Royal Commission, Best performing super and pension funds, Estate planning, SMSF housekeeping
Highlights of the FEBRUARY 2019 edition of the SuperGuide Premium newsletter include:
- ROYAL COMMISSION: The final report from the Financial Service Royal Commission has finally been released, and it’s likely to trigger a lot of change for the industry, and hopefully legislation that better protect Australian consumers. Janine Mace provides a summary of the main recommendations that will impact the super and financial advice sectors.
- BEST PERFORMING SUPER AND PENSION FUNDS: SuperRatings have generously provided us with the top 30 performing super (balanced) and pension (capital stable) funds over 5 years.
- ESTATE PLANNING: This can be a complex topic, and is often overlooked or neglected by superannuation investors. We provide an overview of the key elements you need to consider, and a checklist to ensure your estate planning is in the best shape possible.
- SMSF HOUSEKEEPING: Is your Trust Deed fit for purpose? Ali Cain explains why it’s important to review at yours at least annually. Penny Pryor also explains the SMSF investment rules and in a separate article details what is required in your investment strategy, and provides examples of what you might include.
- RETIREMENT PLANNING: If creating a retirement plan seems like too big a task, Barbara Drury breaks it down to a a 7 step process. Barbara also provides three case studies to illustrate some of the key aspects you may want to consider.
The final report from the Royal Commission is likely to result in major change for the superannuation industry – both for super fund members and for trustees and executives managing the large super funds.Read more
When it comes to achieving financial security in retirement, there are myriad cognitive biases that can keep us from making smart decisions with money.Read more
In this article you can discover the top 10 performing All Growth super funds over 1 year and 10 years to 31 December 2020. All Growth funds have 96-100% invested in growth assets.Read more
In this article you can discover the top 10 performing Balanced pension funds over 1 year and 10 years to 31 December 2020. Balanced funds have 41-60% invested in growth assets.Read more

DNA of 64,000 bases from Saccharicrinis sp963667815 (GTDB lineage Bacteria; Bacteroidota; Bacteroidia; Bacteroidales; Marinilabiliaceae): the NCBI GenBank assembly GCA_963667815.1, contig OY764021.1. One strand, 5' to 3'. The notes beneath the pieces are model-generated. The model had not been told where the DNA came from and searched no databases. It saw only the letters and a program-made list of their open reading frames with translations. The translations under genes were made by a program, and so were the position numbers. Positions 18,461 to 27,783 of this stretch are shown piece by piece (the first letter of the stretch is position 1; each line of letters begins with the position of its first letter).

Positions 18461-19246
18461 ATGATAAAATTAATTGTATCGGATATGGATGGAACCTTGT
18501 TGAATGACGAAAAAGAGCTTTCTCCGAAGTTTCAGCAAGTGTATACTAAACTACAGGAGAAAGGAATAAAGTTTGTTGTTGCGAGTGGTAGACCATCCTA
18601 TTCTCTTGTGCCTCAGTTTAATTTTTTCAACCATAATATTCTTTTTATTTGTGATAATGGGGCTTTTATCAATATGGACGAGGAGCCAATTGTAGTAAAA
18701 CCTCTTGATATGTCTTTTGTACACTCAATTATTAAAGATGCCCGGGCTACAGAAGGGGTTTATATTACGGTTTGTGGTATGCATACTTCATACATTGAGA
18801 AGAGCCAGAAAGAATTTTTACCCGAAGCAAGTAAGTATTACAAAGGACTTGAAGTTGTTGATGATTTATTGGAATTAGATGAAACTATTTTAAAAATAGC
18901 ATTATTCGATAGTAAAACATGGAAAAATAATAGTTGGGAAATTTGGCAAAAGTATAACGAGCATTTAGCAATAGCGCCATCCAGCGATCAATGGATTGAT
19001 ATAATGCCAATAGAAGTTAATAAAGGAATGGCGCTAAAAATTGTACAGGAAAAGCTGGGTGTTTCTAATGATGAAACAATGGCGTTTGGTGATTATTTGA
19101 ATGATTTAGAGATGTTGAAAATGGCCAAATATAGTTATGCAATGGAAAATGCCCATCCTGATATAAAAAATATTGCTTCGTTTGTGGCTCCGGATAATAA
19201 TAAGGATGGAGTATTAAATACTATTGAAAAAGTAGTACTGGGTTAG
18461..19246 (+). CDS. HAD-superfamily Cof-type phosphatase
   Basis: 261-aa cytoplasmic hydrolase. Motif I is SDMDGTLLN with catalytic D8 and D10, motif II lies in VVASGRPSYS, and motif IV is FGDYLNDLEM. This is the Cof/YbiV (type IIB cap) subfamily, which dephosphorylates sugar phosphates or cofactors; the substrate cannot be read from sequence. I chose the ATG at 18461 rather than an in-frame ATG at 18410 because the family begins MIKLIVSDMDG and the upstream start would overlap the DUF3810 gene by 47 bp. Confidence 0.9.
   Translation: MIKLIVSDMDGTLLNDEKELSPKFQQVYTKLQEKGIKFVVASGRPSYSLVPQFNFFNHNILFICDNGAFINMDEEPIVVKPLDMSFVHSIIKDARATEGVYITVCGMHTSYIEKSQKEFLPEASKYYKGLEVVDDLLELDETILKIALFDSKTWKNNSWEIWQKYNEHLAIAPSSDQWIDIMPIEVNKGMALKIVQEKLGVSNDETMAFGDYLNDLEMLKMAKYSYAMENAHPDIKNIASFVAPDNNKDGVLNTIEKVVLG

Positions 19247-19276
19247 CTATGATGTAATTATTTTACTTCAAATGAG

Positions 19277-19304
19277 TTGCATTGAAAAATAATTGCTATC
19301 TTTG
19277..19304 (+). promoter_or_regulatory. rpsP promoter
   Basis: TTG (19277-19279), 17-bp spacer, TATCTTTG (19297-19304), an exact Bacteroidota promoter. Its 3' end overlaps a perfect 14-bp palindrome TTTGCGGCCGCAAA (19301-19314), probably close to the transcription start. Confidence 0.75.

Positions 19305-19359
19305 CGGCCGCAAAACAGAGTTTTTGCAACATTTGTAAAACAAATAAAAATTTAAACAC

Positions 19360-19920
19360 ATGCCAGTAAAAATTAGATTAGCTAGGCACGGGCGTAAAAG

Your SMSF is an important component in the estate planning process. Check our 9 tips for keeping your fund estate planning ready.Read more
Annuities are an easy way to convert your super into a regular income stream in retirement. SuperGuide explains how they can help manage your income without the worry of investing.Read more
An SMSF’s trust deed is one of its most important assets. While legislation sets out what trustees must not do, the trust deed specifies what a trustee is allowed to do. Now’s the time of year to perform the yearly review of the deed.Read more
Self-managed super fund (SMSF) expenses can be tax deductible provided that they comply with Australian taxation legislation.Read more
The ATO has updated its advice around what it wants to see in an investment strategy. Here’s what you need to know, along with what you need to do following a market correction.Read more
One of the attractions of running your own SMSF is the wide range of investments open to you and the control you have over them, but that doesn’t mean it’s open slather. There are rules you need to follow.Read more
If you’re selling a small business, you’ll need to know what the small business retirement exemption is, whether you’re eligible and how you claim it.Read more
The sooner you start planning, the better your chances of making the most of your retirement years. So get the ball rolling by working through these 7 simple steps.Read more
Want to know how much income you will need to live well in retirement? This rough estimate may help.Read more
Dan (60) is a freelance web designer who earns $76,000 a year. He hasn’t always put money aside for super, so his balance is a relatively low $120,000.Read more
Chris (47) earns $180,000 per year and has $430,000 in super. Lisa (48) earns $80,000 per year and has $220,000 in super. They have one daughter at university and are close to paying off their mortgage. They want to know if they are on track to retire when Chris turns 60.Read more
Deb is worried that she won’t have enough savings to live comfortably in retirement and, at age 52, wonders if she’s left it too late to catch up.Read more